This Technical Note describes the Apple II Pascal SHORTGRAPHICS routine, which is available as part of the 48K Run-Time System.
Many applications, especially those designed to use the 48K Run-Time System, run out of memory quickly if they use the TURTLEGRAPHICS unit provided with the standard SYSTEM.LIBRARY.
This document describes a library unit called SHORTGRAPHICS which removes the relative polar coordinate features of TURTLEGRAPHICS to save memory.
If your application uses (or can be modified to use) only those TURTLEGRAPHICS procedures which refer to absolute screen coordinates, you can use the SHORTGRAPHICS unit. The SHORTGRAPHICS unit has the same segment numbers assigned to it, as does TURTLEGRAPHICS, thus you may not use both in the same program.
The following routines are not available in the SHORTGRAPHICS unit:
PROCEDURE TURN(ANGLE: INTEGER); PROCEDURE TURNTO(ANGLE: INTEGER); PROCEDURE MOVE(DIST: INTEGER); FUNCTION TURTLEANG: INTEGER;
The following definitions have been added to the INTERFACE section of SHORTGRAPHICS:
TYPE FONT=PACKED ARRAY[0..127,0..7] OF 0..255; VAR FONTPTR:^FONT;
The variable FONTPTR is a pointer to the memory area used by the WCHAR and WSTRING procedures to display text on the graphics screen.
Thus, if you have a character set named KATAKANA.FONT, you could load it into memory and use it as follows:
VAR SPECIALFONT:^FONT; (* where the new font goes *) SAVEFONT:^FONT; (* to save pointer to standard font area *) PROCEDURE LOADFONT; VAR F:FILE; NIO:INTEGER; BEGIN NEW(SPECIALFONT); RESET(F,'KATAKANA.FONT'); NIO:=BLOCKREAD(F,SPECIALFONT^,2,0); CLOSE(F) END; PROCEDURE USESPECIAL; BEGIN SAVEFONT:=FONTPTR; (* save standard font pointer *) FONTPTR:=SPECIALFONT; (* and point to special font *) END; PROCEDURE USENORMAL; BEGIN FONTPTR:=SAVEFONT (* restore pointer to normal font *) END;
When the system is booted, the heap pointer is normally below the start of high-resolution page one. The TURTLEGRAPHICS unit automatically sets the heap pointer above high-resolution page one. This protects the high-resolution page from being overwritten by your program, but it also prevents you from using the space between the original top of the heap and the start of high-resolution page one for your own variables.
SHORTGRAPHICS does not protect the high-resolution page, thus you may use this extra space for yourself. The following code will check to see if you have n bytes available between the top of the heap and high-resolution page one. If the room is not available, the heap pointer will be jumped to the top of the high-resolution page.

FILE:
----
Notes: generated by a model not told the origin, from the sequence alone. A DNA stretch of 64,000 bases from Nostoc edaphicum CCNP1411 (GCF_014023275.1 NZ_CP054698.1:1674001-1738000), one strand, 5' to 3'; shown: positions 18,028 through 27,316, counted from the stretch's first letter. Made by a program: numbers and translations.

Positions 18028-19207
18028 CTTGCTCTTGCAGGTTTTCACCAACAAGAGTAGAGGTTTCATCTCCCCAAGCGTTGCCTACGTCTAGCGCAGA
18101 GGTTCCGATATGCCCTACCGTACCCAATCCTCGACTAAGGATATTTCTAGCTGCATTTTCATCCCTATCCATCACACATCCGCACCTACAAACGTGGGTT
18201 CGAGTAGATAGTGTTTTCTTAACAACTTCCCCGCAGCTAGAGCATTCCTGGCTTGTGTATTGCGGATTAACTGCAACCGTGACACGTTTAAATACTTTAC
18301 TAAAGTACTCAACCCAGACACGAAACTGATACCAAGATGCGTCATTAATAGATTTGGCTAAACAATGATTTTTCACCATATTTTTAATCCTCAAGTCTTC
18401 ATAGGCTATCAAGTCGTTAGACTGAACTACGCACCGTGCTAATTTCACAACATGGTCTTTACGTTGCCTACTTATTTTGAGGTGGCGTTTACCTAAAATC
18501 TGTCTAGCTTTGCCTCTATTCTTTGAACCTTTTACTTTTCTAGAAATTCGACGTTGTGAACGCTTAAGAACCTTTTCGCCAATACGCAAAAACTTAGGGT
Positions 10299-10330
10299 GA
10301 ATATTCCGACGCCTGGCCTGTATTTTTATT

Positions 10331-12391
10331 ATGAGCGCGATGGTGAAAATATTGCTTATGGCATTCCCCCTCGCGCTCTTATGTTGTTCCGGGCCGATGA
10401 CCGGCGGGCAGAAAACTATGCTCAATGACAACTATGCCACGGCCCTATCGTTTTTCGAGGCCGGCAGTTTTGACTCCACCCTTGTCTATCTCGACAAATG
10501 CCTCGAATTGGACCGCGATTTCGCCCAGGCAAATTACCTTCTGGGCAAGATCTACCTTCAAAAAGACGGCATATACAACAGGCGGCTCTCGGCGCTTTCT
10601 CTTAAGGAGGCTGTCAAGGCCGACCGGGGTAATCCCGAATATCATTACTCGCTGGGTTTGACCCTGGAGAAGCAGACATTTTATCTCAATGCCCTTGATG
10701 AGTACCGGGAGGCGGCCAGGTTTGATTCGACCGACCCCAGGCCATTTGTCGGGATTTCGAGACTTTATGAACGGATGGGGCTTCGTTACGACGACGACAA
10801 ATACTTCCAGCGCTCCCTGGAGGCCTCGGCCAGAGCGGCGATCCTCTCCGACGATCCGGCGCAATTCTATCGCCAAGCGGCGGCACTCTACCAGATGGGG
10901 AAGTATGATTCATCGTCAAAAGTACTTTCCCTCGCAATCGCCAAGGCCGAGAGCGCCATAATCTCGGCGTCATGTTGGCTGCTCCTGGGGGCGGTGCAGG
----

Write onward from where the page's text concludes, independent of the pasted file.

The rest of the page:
PROCEDURE MAKEROOM(N:INTEGER); CONST BOTTOM=8192; TOP=16384; VAR CHEAT:RECORD CASE BOOLEAN TRUE:(IPART:INTEGER); FALSE:(PPART:^INTEGER); END; BEGIN MARK(CHEAT.PPART); IF (CHEAT.IPART+N)>=BOTTOM THEN BEGIN CHEAT.IPART:=TOP; RELEASE(CHEAT.PPART) END END;
Thus, if you wanted to allocate a special font (which requires 1,024 bytes) below the high-resolution page, you could use this code:
If there are at least 1,024 bytes beneath the high-resolution page, the new font will be allocated there. If there is not enough space there, the new font will be allocated above the high-resolution page.
All of these heap allocations should be done as the very first actions of your program. When you finish allocating your variables, you should invoke the following procedure to make sure the heap pointer is above high-resolution page one (thus protecting it).
PROCEDURE PROTECT; CONST TOP=16384; VAR CHEAT:RECORD CASE BOOLEAN OF TRUE:(IPART:INTEGER); FALSE:(PPART:^INTEGER); END; BEGIN MARK(CHEAT.PPART); IF CHEAT.IPART<TOP THEN BEGIN CHEAT.IPART:=TOP; RELEASE(CHEAT.PPART); END; END;
Warning: Every program written using SHORTGRAPHICS is unprotected from a heap which grows large enough to go into the high-resolution page one area. Therefore, every program using SHORTGRAPHICS should protect page one by using PROCEDURE PROTECT. You should protect page one even if the program does not use the space below it.
When you look at TURTLEGRAPHICS with the LIBRARY program, the code segment has a length of 5,230 bytes and the data segment a length of 386 bytes. SHORTGRAPHICS has a code segment 3,140 bytes in length and a data segment of 18 bytes. Thus, in a test of a null program, you have 2,458 bytes more space available.
The following files are on the SHORT GRAPHICS disk:
The following is the interface section of the SHORTGRAPHICS unit:
UNIT SHORTGRAPHICS; INTRINSIC CODE 20 DATA 21; INTERFACE TYPE SCREENCOLOR=(none,white,black,reverse,radar, black1,green,violet,white1, black2,orange,blue,white2); FONT=PACKED ARRAY[0..127,0..7] OF 0..255; VAR FONTPTR:^FONT; PROCEDURE INITTURTLE; PROCEDURE MOVETO(X,Y: INTEGER); PROCEDURE PENCOLOR(PENMODE: SCREENCOLOR); PROCEDURE TEXTMODE; PROCEDURE GRAFMODE; PROCEDURE FILLSCREEN(FILLCOLOR: SCREENCOLOR); PROCEDURE VIEWPORT(LEFT,RIGHT,BOTTOM,TOP: INTEGER); FUNCTION TURTLEX: INTEGER; FUNCTION TURTLEY: INTEGER; FUNCTION SCREENBIT(X,Y: INTEGER): BOOLEAN; PROCEDURE DRAWBLOCK(VAR SOURCE; ROWSIZE,XSKIP,YSKIP,WIDTH, HEIGHT,XSCREEN,YSCREEN,MODE: INTEGER); PROCEDURE WCHAR(CH: CHAR); PROCEDURE WSTRING(S: STRING); PROCEDURE CHARTYPE(MODE: INTEGER);
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